The Lincoln Institute of Land Policy—also affectionately known as the Lincoln Land Institute—is a Cambridge, Mass, think tank active in “issues involving the use, regulation, and taxation of land.” Their material tends to be a bit esoteric (i.e. “We explore the effects of land value taxation and the practical, administrative, and political issues raised by its implementation.”) but I have found them to be an interesting source of thought-provoking nonpartisan analysis on issues of urbanization in the United States and abroad.
I noticed this bit in a recent email newsletter/blog and thought I’d pass it on:
Reshaping development patterns
Call them the new ghost towns – “premature” subdivisions that have been laid out in anticipation of a continuing housing boom and unfettered growth at the periphery. In many areas there is a large surplus of already platted lots, improperly located to foster smart growth. Teton County, Idaho has granted development entitlements in the rural countryside sufficient to quadruple their population. Most of these lots have non-existent or poor services.
Even in areas that expect large increases in population, these premature subdivisions are in the wrong location to foster smart growth patterns. In Arizona’s Sun Corridor, approximately one million undeveloped lots, many not even platted yet, have been entitled and would lead to further sprawl.
The current economic downturn provides an opportunity to address past impacts, better anticipate and prepare for future growth and improve property values, says senior fellow Armando Carbonell, who will be moderating a panel, Reshaping Development Patterns, at the New Partners for Smart Growth conference in Charlotte Feb. 3.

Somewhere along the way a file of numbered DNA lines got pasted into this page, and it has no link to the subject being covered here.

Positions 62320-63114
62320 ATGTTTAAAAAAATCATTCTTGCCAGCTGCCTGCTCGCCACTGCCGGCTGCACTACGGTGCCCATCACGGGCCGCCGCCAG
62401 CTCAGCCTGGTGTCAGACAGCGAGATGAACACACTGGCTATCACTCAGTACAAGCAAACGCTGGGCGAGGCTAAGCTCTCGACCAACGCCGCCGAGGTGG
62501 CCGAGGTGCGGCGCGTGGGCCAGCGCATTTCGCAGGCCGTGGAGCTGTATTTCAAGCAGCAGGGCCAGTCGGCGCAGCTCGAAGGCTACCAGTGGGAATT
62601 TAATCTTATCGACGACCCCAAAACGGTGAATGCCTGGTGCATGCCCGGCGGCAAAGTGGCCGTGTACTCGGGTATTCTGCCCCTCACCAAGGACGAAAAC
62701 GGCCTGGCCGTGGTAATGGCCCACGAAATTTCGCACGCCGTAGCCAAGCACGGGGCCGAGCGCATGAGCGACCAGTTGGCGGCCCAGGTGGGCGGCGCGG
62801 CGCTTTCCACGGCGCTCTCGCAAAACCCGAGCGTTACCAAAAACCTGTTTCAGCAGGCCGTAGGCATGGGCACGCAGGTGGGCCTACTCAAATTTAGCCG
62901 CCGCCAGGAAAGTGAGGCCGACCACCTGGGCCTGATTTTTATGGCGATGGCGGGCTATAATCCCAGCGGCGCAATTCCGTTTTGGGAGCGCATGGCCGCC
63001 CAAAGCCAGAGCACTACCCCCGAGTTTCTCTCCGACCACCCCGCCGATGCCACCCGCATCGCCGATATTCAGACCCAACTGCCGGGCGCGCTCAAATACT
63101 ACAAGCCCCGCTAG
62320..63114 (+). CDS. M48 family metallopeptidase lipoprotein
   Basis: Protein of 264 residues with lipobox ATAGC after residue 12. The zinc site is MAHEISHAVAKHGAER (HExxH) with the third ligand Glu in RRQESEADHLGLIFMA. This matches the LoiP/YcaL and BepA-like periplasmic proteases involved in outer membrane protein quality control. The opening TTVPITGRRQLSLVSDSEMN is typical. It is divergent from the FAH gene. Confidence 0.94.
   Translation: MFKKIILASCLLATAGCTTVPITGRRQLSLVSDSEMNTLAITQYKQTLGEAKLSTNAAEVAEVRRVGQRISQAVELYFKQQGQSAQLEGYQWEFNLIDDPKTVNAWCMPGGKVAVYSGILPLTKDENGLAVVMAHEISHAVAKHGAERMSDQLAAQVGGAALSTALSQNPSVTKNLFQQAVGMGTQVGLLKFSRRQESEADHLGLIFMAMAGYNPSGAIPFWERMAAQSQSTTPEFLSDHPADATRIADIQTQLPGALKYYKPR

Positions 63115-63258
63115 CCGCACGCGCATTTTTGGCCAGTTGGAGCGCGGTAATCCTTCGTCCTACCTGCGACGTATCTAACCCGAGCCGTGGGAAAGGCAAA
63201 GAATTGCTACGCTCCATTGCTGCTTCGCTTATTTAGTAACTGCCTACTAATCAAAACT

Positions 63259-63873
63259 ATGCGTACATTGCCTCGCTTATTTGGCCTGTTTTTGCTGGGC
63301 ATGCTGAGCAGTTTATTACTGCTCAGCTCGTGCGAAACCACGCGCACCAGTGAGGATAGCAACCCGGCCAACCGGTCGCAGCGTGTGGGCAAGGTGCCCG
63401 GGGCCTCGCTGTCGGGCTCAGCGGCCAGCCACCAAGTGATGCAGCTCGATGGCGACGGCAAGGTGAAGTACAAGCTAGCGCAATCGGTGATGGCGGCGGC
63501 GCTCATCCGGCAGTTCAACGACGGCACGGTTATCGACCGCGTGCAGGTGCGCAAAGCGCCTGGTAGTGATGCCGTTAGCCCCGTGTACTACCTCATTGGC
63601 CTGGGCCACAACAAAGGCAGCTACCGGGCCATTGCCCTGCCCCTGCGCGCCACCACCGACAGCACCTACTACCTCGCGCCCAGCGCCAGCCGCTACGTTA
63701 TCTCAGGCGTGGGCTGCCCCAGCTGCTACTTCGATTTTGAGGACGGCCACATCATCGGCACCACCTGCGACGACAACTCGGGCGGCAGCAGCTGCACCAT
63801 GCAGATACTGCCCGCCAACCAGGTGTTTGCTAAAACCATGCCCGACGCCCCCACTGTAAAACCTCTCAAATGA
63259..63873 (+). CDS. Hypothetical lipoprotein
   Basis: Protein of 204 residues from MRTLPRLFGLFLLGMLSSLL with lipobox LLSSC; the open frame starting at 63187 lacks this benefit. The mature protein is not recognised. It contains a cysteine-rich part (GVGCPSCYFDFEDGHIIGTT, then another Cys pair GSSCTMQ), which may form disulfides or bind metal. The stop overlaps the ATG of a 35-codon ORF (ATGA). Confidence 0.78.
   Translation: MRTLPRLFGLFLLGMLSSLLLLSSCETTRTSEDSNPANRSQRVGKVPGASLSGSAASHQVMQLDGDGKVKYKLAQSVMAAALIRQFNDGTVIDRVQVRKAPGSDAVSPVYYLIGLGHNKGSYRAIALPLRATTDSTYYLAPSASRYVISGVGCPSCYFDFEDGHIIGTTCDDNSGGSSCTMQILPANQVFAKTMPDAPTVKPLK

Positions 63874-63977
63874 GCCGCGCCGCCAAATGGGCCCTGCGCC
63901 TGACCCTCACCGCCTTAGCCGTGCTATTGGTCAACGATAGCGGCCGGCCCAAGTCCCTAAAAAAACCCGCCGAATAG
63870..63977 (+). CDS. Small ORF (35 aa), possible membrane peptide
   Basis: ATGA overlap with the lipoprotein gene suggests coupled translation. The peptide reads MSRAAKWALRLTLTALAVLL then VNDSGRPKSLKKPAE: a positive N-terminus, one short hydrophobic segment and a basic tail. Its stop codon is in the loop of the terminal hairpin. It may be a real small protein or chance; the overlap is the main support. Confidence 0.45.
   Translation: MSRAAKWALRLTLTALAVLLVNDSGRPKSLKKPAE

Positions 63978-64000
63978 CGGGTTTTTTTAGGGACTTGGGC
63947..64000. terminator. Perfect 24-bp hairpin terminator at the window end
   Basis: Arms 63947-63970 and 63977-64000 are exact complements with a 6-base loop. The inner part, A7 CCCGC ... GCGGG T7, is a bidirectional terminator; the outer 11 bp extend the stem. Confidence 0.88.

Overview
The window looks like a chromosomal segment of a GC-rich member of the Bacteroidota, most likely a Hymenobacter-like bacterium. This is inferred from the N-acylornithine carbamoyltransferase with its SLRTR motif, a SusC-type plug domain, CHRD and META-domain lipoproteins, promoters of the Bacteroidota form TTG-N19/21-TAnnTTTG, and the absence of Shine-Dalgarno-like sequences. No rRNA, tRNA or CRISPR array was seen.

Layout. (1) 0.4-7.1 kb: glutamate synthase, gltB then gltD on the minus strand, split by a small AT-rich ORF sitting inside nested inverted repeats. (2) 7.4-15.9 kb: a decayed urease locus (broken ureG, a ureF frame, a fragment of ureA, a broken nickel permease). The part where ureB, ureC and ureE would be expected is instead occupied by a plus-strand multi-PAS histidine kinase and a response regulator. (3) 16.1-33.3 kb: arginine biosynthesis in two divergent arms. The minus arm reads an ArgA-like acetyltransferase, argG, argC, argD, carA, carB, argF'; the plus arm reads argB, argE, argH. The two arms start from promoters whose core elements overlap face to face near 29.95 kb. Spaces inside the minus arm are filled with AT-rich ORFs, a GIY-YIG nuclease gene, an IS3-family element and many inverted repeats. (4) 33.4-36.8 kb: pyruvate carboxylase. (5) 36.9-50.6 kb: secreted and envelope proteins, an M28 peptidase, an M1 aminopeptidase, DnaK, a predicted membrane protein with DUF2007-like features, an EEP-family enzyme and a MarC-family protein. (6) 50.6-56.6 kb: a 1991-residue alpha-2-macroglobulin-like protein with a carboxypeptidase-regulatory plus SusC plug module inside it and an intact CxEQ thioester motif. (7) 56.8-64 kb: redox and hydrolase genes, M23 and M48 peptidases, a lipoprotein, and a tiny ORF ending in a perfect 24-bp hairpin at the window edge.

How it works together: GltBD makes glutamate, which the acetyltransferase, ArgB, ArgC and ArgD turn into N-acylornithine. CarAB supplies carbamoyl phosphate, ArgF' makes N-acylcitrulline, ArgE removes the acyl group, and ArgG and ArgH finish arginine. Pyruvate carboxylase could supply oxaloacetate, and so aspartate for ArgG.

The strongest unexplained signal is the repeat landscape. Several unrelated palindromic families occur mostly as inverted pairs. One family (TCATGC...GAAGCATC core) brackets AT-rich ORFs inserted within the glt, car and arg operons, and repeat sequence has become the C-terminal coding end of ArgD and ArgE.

Carbonell sees an opportunity to redesign communities to transfer development pressure from previously approved development areas to foster more sustainable development. For example, in the suburbs of the Northeast, there are projects that remake the suburban highway, turning “edge city” districts into compact mixed-use centers, and using green infrastructure strategies for shaping new communities at the metropolitan fringe.”There’s a sponge-like capacity to accommodate population growth without any further peripheral development,” says Carbonell.
The panelists exploring these issues will be Arthur “Chris” Nelson, Metropolitan Research Center, University of Utah, on demographic and population trends; Jim Holway, head of Western Land and Communities, the Lincoln Institute-Sonoran Institute joint venture; and Thomas Wright, executive director of the Regional Plan Association of New York, Connecticut and New Jersey.
New Partners for Smart Growth this year marks its 10th anniversary as a collaboration of the Loal Government Commission and the Environmental Protection Agency.
I have a friend, Pete, in Phoenix who bounced back from the Financial Crises into a job managing foreclosed properties. In some ways, his story strikes me as the classic lemons-into-lemonade, taking his former banking company’s meltdown and turning the trend into a new opportunity.
Maybe we ALL can learn something from Pete. We can look at all of the half-finished and abandoned development, at our fringes and in urban centers, as a glass half-empty. Or we can look at these “ghost towns” as an opportunity to do development better in a glass half-full future.
How about we start to fix the future, today?